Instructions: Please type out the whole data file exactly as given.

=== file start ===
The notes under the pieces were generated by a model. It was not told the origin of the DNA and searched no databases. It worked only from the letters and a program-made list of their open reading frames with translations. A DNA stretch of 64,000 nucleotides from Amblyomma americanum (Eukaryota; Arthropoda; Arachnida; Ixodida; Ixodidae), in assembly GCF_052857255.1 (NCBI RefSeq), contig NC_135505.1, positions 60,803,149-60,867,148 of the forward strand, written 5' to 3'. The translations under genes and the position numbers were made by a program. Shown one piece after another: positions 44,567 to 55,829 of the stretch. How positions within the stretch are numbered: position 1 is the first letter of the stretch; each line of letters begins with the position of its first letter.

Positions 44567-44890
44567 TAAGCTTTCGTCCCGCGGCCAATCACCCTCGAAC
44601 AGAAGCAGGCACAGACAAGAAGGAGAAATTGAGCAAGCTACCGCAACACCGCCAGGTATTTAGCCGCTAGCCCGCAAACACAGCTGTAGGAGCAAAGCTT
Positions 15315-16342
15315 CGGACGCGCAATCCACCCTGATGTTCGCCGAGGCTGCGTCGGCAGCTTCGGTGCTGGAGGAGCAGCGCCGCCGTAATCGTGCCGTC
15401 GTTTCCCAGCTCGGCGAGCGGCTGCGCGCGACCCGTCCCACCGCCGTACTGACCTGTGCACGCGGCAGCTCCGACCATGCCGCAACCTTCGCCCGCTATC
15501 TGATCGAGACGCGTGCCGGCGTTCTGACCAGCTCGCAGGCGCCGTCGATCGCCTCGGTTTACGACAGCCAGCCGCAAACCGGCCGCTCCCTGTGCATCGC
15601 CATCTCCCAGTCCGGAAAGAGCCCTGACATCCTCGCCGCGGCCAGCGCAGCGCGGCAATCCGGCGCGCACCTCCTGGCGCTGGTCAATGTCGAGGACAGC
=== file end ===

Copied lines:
The notes under the pieces were generated by a model. It was not told the origin of the DNA and searched no databases. It worked only from the letters and a program-made list of their open reading frames with translations. A DNA stretch of 64,000 nucleotides from Amblyomma americanum (Eukaryota; Arthropoda; Arachnida; Ixodida; Ixodidae), in assembly GCF_052857255.1 (NCBI RefSeq), contig NC_135505.1, positions 60,803,149-60,867,148 of the forward strand, written 5' to 3'. The translations under genes and the position numbers were made by a program. Shown one piece after another: positions 44,567 to 55,829 of the stretch. How positions within the stretch are numbered: position 1 is the first letter of the stretch; each line of letters begins with the position of its first letter.

Positions 44567-44890
44567 TAAGCTTTCGTCCCGCGGCCAATCACCCTCGAAC
44601 AGAAGCAGGCACAGACAAGAAGGAGAAATTGAGCAAGCTACCGCAACACCGCCAGGTATTTAGCCGCTAGCCCGCAAACACAGCTGTAGGAGCAAAGCTT
Positions 15315-16342
15315 CGGACGCGCAATCCACCCTGATGTTCGCCGAGGCTGCGTCGGCAGCTTCGGTGCTGGAGGAGCAGCGCCGCCGTAATCGTGCCGTC
15401 GTTTCCCAGCTCGGCGAGCGGCTGCGCGCGACCCGTCCCACCGCCGTACTGACCTGTGCACGCGGCAGCTCCGACCATGCCGCAACCTTCGCCCGCTATC
15501 TGATCGAGACGCGTGCCGGCGTTCTGACCAGCTCGCAGGCGCCGTCGATCGCCTCGGTTTACGACAGCCAGCCGCAAACCGGCCGCTCCCTGTGCATCGC
15601 CATCTCCCAGTCCGGAAAGAGCCCTGACATCCTCGCCGCGGCCAGCGCAGCGCGGCAATCCGGCGCGCACCTCCTGGCGCTGGTCAATGTCGAGGACAGC